The Audiovisual Edge

There's so much new AV technology coming into the market that sometimes the advancing technology itself seems to be the industry's driving force. New products seem to come out every day that are brighter, lighter, less distorted, faster, and sleeker. Here's an up-to-date report on the latest technology.

Multimedia Presentations Computer-driven presentations are now the order of the day. Instead of changing transparency sheets on an overhead projector or clicking on a remote to switch from one slide to another, a complete multimedia presentation can be loaded onto a speaker's laptop computer and run through the AV system. A huge benefit: Speakers can easily change the images if they need to.

It's not uncommon for more elaborate presentations to use three or more screens, multiple data/video projectors, wireless microphones, background mu-sic, video cameras, TelePrompTers, or computer-generated images, along with pre-recorded and live video. These visual extravaganzas are coordinated by a technical director who uses another computer (or set of computers) to get the right things on the right screens, at the right times--and make it look simple.

For example, Electrosonic Corp.'s WorkSurface program is a recent innovation that re-maps the internal frequency of the separate media so they can be projected with virtually the same crystal clear resolution. It's a feat somewhat akin to taking songs in different languages played on 33, 45, and 78 rpm records, audiotapes, film strips, and compact discs, and then making them play at the same speed, in the same language, with digital clarity and no pops, hisses, or glitches.

Another innovation is the compact component field production and show control unit, such as AVHQ's AirFax 8. These units let you combine and manipulate 35-mm slides, computer-generated graphics, and video in new ways.

Before these new presentation products were available, we did a meeting for Microsoft where the speaker used two separate projection screens to demonstrate the differences in a pair of Internet browser programs. He showed the browsers working on the same task at the same time to compare their efficiency. At the time, we thought it looked pretty good. But just months later, we can place both browsers in side-by-side windows on a screen. We can even put four different browsers together on one screen.

Advances also allow effects such as "trucking," in which one image projected on a screen--say a live shot of a speaker at the podium--can be pushed along to another screen by the next image or series of images.

With the advent of more powerful computers and fancier equipment, we're also seeing more complex sequencing. A program can be set up so that with each hit of a button, a longer, more elaborate series of actions will ensue. For instance, our company recently staged a 37,000-square-foot exhibit to show off the capabilities of Sony's game system. Using show control computers and a platoon of technicians, we wove together 28 miles of video cable, 14 miles of audio cable, 48 laser players, more than 100 monitors, and 17 video projectors. We constructed a room-sized video game battle area, a real-time interaction zone where game character Crash Bandicoot reacted to the audience via a video wall, a blastosphere featuring seamless 360-degree-round projected images, and many playstation kiosks.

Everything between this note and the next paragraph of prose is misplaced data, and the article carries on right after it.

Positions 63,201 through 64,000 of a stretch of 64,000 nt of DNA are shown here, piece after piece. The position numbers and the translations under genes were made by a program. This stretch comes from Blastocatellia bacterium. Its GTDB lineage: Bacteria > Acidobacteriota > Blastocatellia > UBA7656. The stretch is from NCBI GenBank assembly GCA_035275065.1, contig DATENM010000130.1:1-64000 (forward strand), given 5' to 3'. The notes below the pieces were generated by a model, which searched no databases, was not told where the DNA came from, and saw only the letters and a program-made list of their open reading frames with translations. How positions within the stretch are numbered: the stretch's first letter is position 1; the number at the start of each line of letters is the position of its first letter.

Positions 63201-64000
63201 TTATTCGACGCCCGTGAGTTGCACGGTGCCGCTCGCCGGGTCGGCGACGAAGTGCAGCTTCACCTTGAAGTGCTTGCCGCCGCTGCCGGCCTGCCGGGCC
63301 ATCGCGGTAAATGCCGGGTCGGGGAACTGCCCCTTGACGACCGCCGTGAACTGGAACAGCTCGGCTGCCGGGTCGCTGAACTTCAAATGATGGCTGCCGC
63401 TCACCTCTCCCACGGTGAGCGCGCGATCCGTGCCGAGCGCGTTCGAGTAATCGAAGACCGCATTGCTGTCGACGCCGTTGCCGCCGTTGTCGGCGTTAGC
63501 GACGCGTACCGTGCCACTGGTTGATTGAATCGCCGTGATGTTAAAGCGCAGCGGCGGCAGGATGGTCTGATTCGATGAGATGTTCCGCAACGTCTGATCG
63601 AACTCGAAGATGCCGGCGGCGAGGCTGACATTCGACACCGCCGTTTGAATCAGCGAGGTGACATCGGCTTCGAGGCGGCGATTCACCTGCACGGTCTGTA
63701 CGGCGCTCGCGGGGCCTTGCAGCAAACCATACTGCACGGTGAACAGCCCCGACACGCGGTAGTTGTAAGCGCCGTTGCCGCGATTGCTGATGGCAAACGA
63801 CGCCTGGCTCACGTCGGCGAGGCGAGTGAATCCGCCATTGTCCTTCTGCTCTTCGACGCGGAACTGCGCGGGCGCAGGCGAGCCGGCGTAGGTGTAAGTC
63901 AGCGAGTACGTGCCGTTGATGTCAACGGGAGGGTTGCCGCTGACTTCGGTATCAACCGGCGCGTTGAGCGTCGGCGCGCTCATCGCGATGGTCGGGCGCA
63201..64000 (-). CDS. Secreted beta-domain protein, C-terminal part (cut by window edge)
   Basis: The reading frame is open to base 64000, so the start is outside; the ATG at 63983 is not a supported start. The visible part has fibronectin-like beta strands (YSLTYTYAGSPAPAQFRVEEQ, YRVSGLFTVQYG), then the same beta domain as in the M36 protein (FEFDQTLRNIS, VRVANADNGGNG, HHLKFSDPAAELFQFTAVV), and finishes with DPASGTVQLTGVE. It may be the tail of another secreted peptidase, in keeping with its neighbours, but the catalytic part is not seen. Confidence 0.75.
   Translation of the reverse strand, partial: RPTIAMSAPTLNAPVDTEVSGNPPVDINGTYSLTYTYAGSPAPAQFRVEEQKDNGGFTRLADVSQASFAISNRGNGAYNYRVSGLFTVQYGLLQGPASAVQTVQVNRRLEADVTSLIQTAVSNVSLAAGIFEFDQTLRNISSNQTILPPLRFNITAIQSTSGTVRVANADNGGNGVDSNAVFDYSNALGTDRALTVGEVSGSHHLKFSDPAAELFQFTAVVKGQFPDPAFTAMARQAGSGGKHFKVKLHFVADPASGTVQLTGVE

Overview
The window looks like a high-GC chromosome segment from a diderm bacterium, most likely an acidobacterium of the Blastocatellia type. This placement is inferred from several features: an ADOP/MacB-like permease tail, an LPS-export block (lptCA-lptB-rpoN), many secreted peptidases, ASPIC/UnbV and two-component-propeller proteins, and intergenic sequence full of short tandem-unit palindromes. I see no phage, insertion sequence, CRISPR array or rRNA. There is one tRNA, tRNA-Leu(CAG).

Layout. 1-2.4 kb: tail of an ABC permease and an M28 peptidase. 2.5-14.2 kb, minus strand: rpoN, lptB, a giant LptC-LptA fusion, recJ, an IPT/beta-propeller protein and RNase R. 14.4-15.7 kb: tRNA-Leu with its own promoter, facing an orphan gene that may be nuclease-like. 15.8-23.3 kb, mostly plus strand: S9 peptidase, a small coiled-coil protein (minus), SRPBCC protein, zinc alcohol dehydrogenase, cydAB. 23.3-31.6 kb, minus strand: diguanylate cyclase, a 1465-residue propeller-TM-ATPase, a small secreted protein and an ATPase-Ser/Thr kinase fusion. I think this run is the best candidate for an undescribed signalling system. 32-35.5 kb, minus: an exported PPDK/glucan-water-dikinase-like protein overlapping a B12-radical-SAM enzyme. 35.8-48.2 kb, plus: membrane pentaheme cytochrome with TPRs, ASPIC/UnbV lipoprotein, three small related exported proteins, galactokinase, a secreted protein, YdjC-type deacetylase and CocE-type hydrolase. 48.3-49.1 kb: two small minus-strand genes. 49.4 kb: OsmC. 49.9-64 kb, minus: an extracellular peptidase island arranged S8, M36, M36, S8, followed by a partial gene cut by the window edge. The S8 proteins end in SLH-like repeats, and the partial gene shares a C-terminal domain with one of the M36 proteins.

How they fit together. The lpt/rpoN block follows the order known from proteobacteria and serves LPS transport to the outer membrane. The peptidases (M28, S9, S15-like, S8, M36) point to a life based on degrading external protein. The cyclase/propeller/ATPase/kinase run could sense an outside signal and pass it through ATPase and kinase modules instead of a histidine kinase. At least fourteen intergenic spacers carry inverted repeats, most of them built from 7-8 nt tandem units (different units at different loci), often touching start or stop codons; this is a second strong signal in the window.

For corporate meetings, video walls, windows, wipes, swipes, spinning windows, distinctive graphics, and live pictures of executives videoconferenced onto a screen via ISDN lines are common. And just like on evening television news shows, satellite datalinks can be used to bring people from far-flung locations right into the meeting site.

It's also becoming more common to construct a portable television studio for electronic field production capabilities. This lets companies shoot video during the meeting and drop it into the program as needed, with little lead time.

Going Digital So what's next? Right now, everything that isn't already digital is heading that way, making it all sharper, clearer, faster, and easier to manipulate.

Last year, we did a show in Rome for Bentley Software Company. Before it began, an employee spent four days taking pictures around the city with a digital camera. Those 400 pictures were downloaded into the computer and in short order were enhanced, sequenced, and made into a 14-minute conference wrap-up. The digital capability circumvented the need for time-consuming photo processing and manual tasks such as placing the pictures in slide frames--shaving dozens of hours off the job.

LCD (liquid crystal display) projectors are dropping in price and getting brighter and more portable. They're also seeing competition from DLP (digital light processing) projectors. In addition, the newly introduced gas plasma technology screens enhance picture quality.

In the next few years, high-definition digital images will make their way from HDTV home screens to the corporate meeting arena, providing crisper and more lifelike images. And expect to see virtual sets as well. Using the same type of technology that allowed Hollywood director James Cameron to recreate the Titanic and place dozens of actors "on the ship" without ever stepping out of a sound stage, speakers will be able to make a virtual appearance in any type of location without leaving the podium.

Here's what you can expect to see in AV within the next few years:

* Digital photography will let people easily enhance and manipulate images for presentations.

* Liquid crystal display technology will grow more affordable. Digital light processing projectors will also surface.

* HDTV will transmit lifelike images.

* Virtual TV will let speakers appear in any location without ever leaving the room.